As You Like It @ Novello Theatre, London

cast list
Lia Williams
Amanda Harris
Barnaby Kay
Paul Chahidi
Jonathan Newth
Joseph Mydell
John Mackay
Jamie Ballard
Caitlin Mottram
Meg Fraser
David Rogers
Gurpreet Singh
Trystan Gravelle
Edward Clayton
Peter Bygott
Patrick Waldron
Sally Tatum
Miles Richardson

directed by
Dominic Cooke
Dominic Cooke’s gently entertaining production of As You Like It marks the close of the RSC’s current London season of Comedies. It’s been an interesting run; though things kicked off with a somewhat misjudged Twelfth Night this was more than made up for by a rather glorious Midsummer Night’s Dream. Standards remain high for Cooke’s closer.

With its regular eruptions into song, its deer-hunts and lion maulings, As You Like It can be a difficult one to pitch. Memories of David Lan’s frothy Gallic staging in the West End are still fresh and, initially, Cooke’s production can’t match its glossy confidence.

As Rosalind and Celia, Lia Williams and Amanda Harris, look rather ill at ease in their finery and, prior to the interval, the proceedings only really come to life in a superbly choreographed fight scene between Barnaby Kay’s dashing Orlando and the wrestler, Charles.

Thing start to warm up in the longer second half. Williams seems to relax as Rosalind once the character divests herself of her jewels and gowns and disguises herself as Ganymede.

Lan’s lightweight As You Like It won over its audience principally on the back of Helen McCrory’s cool, self-confident turn in the role. Williams goes in the opposite direction; hers is an endearingly gawky Rosalind, with a more than a dash of principal boy. As Ganymede she is less dapper chap, more scrappy schoolkid, complete with stripy socks, braces and an oversized shirt. It’s all you can do not to leap on stage and tuck it in for her.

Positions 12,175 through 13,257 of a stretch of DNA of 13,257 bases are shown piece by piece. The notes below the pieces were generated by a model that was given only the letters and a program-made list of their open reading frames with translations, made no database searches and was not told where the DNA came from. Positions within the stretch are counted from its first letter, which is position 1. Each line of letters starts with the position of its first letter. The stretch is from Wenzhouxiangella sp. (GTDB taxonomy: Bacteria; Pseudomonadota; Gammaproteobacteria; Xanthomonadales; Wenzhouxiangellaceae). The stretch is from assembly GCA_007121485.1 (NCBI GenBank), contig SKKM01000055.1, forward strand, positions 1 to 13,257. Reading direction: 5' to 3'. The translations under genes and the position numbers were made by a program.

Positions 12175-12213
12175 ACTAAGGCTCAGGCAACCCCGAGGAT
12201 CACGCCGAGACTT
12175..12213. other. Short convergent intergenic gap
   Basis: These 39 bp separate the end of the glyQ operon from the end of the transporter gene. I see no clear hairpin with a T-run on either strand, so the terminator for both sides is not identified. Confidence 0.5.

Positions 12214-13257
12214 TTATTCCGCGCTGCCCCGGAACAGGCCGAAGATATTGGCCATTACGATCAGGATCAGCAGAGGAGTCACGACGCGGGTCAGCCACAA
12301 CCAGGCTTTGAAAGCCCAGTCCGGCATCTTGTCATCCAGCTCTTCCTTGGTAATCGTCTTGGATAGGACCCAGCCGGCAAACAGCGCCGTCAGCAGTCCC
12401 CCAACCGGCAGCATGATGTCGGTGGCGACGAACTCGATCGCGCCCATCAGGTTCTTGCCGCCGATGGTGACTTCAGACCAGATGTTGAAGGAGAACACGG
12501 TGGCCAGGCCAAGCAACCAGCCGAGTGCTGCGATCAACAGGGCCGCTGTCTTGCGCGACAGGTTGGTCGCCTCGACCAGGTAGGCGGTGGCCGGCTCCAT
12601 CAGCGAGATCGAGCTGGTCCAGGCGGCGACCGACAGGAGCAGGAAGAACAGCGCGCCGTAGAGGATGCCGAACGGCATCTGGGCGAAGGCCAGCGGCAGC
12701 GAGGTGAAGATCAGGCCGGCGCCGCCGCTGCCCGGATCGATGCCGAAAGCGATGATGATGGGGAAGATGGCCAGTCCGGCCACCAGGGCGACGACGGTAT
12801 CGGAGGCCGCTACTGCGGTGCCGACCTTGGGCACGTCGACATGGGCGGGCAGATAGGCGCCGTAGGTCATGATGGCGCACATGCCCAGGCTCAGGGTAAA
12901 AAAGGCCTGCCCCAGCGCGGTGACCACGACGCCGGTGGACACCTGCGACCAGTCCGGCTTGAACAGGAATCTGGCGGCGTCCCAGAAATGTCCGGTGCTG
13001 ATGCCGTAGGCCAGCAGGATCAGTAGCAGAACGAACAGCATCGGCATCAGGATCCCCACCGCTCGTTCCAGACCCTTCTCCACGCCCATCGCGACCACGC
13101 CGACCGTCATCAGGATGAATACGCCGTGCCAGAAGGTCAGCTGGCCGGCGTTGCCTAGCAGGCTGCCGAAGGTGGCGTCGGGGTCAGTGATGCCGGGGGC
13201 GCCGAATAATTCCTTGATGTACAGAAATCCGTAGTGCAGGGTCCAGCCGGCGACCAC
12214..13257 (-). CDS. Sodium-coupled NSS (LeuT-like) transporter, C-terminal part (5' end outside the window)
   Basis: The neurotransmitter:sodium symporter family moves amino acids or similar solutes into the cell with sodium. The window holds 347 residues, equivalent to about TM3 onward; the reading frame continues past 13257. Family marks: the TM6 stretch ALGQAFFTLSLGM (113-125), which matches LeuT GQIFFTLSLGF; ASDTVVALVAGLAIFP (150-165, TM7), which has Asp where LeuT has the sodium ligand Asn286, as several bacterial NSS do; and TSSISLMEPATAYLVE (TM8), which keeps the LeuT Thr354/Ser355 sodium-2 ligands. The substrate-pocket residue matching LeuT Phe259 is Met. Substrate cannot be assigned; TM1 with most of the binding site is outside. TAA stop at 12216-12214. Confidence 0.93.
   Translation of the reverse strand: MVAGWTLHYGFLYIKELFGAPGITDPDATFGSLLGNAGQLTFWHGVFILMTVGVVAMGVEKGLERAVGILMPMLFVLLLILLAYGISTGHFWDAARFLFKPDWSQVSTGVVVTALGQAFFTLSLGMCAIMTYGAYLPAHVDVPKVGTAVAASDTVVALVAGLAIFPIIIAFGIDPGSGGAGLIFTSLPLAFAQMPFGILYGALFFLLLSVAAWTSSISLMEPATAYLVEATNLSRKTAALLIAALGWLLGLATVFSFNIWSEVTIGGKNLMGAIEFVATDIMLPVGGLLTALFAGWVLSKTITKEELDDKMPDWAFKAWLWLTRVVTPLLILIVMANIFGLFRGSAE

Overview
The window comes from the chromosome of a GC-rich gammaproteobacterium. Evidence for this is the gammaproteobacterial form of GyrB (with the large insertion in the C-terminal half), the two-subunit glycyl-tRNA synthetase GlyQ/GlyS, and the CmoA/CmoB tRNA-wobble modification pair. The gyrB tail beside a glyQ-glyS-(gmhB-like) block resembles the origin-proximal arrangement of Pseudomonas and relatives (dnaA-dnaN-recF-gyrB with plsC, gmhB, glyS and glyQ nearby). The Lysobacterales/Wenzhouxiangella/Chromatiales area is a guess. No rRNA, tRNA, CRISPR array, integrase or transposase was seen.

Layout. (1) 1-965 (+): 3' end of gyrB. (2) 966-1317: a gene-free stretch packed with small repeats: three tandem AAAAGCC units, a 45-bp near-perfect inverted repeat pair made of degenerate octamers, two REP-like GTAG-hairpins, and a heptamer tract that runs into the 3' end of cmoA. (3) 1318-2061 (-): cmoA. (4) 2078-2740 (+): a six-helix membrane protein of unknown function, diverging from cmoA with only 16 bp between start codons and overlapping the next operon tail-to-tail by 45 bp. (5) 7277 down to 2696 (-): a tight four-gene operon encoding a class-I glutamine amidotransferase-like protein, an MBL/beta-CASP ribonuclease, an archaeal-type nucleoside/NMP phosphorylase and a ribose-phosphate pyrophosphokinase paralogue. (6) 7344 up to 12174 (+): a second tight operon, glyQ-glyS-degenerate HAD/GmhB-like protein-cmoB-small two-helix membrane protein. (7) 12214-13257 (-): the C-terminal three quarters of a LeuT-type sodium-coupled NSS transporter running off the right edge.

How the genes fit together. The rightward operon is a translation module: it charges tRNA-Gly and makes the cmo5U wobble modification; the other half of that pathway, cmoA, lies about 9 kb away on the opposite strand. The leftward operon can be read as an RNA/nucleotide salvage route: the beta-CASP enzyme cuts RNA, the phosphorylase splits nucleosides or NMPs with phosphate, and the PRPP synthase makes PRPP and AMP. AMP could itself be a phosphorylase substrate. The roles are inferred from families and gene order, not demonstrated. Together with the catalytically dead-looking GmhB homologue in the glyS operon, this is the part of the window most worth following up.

She is backed by some fine ensemble acting. Purely through facial expressions and sound comic timing, Amanda Harris elevates her supporting role into something quite special. Her bespectacled Celia is sniffily superior and altogether more with it than Rosalind.

Paul Chahidi makes a top Touchstone, particularly in the scenes with his squawking Audrey (Meg Fraser). Joseph Mydell makes a curiously flamboyant but ultimately agreeable Jacques. And Cooke employs the nice touch of having both Duke Frederick and the usurped Duke Senior played by the same actor, Jonathan Newth.

Rae Smith’s set design is simple but effective and sees the Forest of Arden represented by one giant tree, into the branches of which the cast occasionally clamber. Dominating the stage, it serves multiple purposes; twinkiling fairylights dot its upper limbs and later Orlando pins his poetic outpourings onto its overhanging branches.

This is, in many ways, an old-fashioned As You Like It but, though it takes a while to get into full flow, by the time Rosalind delivers her epilogue you will almost certainly be smiling.

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